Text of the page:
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Online Store Faces Serious Backlash Over Fat-Shaming Sweater


"Being fat is not beautiful it's an excuse."

Imagine browsing through a rack of shirts at a store and then you stumble upon a sweater that has those harsh words printed on it.

This is what happened when people visited Revolve's website last week.

However, instead of a hanger, the $168 Paloma Sweatshirt was spotted on a slim model, and people were furious.

Plus-size model and body positivity advocate Tess Holliday was one of the first people that took to Twitter to slam the brand, calling them "a mess."

Other users quickly flooded Holliday's post with comments expressing their anger and disappointment over such a big company for being "judgmental" and promoting fat-shaming.

"They didn't think this one through," wrote one user. "Nice to constantly have companies body shaming! It's bad enough as it is with people having eating disorders because of pressure online and in the media."

"WTF @Revolve this is awful! This damaging to all women," Sarah Prewitt tweeted.

Another tweet read: "Lemme guess! This shirt was designed to 'encourage' people to lose weight but not make fun of them. BS! Can't wait for the excuses!"

"This is gross..who even thought that would be a good idea," chimed one user while another called the sweater "disgusting."

Revolve eventually responded to the backlash and claimed that the sweatshirt design was part of a "prematurely released" collaboration between the designer, LPA, and a team of celebrities, who wanted to shine a light on cyber-bullying and reclaim fatphobic messages they've received from online trolls.

A statement to Fox News read:

"The capsule collection "“ originally conceived by LPA alongside Lena Dunham, Emily Ratajkowski, Cara Delevingne, Suki Waterhouse and Paloma Elsesser "“ was set to debut tomorrow as a direct commentary on the modern day 'normality' of cyber-bullying and the shared desire to create a community for those most affected by the epidemic.  Proceeds were set to benefit 'Girls Write Now', a charity focused on mentoring underserved young women and helping them find their voices and tell their stories through writing."

They also explained that the message was misinterpreted as the tops were released without "context of the overall campaign" and "featured one of the pieces on a model who's size was not reflective of the piece's commentary on body positivity."

Revolve apologized "to all those involved" in their statement and on social media, then announced that they have pulled the collection and will be donating $20,000 to charity.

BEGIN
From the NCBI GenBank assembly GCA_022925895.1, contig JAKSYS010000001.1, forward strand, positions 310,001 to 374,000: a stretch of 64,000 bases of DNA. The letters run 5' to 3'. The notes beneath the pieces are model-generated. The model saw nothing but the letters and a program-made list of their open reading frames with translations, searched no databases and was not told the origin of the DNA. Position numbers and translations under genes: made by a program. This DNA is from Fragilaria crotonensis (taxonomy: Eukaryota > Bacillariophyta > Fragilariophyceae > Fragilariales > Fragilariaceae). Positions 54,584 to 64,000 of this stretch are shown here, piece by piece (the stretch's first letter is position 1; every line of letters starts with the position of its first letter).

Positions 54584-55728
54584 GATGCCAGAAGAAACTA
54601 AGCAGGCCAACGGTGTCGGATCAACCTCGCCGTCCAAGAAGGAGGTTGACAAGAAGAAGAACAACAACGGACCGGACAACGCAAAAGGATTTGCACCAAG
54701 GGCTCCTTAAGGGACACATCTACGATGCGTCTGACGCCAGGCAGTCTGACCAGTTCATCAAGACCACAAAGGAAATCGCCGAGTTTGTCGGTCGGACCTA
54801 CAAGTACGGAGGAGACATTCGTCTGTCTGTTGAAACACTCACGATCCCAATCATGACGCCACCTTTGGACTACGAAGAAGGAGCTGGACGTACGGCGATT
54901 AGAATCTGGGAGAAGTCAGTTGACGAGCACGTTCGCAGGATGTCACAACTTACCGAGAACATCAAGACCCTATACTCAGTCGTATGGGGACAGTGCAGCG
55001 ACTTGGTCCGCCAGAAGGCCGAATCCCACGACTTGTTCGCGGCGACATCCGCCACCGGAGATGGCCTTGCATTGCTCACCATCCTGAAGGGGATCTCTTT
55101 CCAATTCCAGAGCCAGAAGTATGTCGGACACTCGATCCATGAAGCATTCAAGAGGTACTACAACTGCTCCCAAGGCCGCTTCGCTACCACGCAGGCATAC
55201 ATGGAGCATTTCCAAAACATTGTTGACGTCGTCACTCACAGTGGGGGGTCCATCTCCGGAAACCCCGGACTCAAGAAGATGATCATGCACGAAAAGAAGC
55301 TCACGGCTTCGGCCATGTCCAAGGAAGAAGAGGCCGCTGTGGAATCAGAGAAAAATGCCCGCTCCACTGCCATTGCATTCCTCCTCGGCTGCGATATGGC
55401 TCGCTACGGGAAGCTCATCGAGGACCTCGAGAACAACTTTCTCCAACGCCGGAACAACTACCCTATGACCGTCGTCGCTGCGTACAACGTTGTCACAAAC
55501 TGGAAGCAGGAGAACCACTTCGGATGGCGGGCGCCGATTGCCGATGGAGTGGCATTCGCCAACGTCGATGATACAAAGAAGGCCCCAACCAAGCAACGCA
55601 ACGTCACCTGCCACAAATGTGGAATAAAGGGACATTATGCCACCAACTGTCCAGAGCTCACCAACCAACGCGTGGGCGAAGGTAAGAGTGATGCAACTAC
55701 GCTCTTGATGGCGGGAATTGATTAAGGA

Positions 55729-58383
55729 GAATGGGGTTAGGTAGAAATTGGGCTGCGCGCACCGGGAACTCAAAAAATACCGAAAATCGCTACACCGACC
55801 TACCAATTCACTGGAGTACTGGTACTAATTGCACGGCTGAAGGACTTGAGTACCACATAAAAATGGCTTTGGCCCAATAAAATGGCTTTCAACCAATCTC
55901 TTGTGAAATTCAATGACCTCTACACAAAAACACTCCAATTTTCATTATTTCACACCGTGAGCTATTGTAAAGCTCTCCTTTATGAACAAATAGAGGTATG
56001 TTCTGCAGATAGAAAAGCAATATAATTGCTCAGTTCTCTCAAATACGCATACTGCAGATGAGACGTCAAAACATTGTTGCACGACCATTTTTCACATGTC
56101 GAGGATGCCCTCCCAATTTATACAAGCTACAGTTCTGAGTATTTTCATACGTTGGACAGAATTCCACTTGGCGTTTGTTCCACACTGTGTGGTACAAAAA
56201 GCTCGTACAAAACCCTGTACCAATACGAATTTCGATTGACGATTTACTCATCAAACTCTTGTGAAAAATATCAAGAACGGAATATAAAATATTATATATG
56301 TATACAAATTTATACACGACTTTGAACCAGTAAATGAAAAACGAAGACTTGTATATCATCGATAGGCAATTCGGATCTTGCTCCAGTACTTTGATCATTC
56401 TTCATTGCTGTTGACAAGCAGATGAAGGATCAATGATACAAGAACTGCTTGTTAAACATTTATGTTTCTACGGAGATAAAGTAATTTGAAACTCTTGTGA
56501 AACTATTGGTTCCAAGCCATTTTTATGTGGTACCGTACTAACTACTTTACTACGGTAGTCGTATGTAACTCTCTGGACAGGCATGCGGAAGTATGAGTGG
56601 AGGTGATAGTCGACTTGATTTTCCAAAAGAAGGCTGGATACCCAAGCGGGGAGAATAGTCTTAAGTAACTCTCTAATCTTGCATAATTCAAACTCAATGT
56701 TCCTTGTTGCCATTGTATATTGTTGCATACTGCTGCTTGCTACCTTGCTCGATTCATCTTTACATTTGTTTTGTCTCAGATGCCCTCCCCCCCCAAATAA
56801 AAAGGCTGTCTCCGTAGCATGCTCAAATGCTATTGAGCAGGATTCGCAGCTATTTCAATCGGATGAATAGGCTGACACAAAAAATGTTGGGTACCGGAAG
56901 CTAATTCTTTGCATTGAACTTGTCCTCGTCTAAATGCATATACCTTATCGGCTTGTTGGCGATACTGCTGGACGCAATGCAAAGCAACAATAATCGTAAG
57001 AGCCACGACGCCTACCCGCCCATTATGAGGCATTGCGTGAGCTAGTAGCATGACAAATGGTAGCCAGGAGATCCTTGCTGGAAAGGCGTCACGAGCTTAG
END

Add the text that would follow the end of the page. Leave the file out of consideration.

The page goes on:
The quote on the sweater was a message someone once sent to plus size model Paloma Elsesser.

While chatting with U.K.-based artist Florence Given, she echoed Revolve's statement, revealing that "the point was to shine the line on how horrible trolling basically it's the opposite of what it seems."

Elsesser has since contacted LPA to have the quote removed from the tops.

Girls star and writer Lena Dunham has also since opened up about the controversy, and while she's taking credit for being part of the project, she is calling out Revolve for the way they modeled the pieces.

She also revealed her plans to donate to the "charity of every woman's choice who was wronged with me."

In a statement posted on Instagram, she wrote:

"For months I've been working on a collaboration with LPA through parent company @revolve "“ sweatshirts that highlight quotes from prominent women who have experienced internet trolling & abuse. This is a cause very close to my heart and the proceeds were meant to benefit charities that help young women by empowering them to express themselves through writing and art.

Without consulting me or any of the women involved, @revolve presented the sweatshirts on thin white women, never thinking about the fact that difference and individuality is what gets you punished on the Internet, or that lack of diversity in representation is a huge part of the problem (in fact, the problem itself.) As a result, I cannot support this collaboration or lend my name to it in any way.

I am deeply disappointed in @revolve's handling of a sensitive topic and a collaboration rooted in reclaiming the words of internet trolls to celebrate the beauty in diversity and bodies and experiences that aren't the industry norm."

I'd like to especially extend my love and support to @palomija, whose quote was the first to be promoted and mangled. She's a hero of mine," Dunham said. "Like me, she gave her quote in good faith and shared her vulnerability in order to support arts education and to spread her message of empowerment, and she wasn't consulted in the marketing. Not an ounce of negativity should be sent her way.

My only goal on this planet is to empower women through art and dialogue. I'm grateful to every woman who shared a quote and so disappointed that our words were not honored. As a result, I will be making a donation to the charity of every woman's choice who was wronged with me and I hope that @revolve will join me with a contribution of their own."

While we're sure their intentions weren't bad, it seems like we can all agree that LPA and Revolves missed the mark by printing the quote's attribution in a smaller font and then choosing a skinny model to show off the design.

This definitely serves as a lesson to Revolve, and a reminder but to other brands that they should think twice before they release their products.

Blair isn't a bestselling author, but she has a knack for beautiful prose. When she isn't writing for Shared, she enjoys listening to podcasts.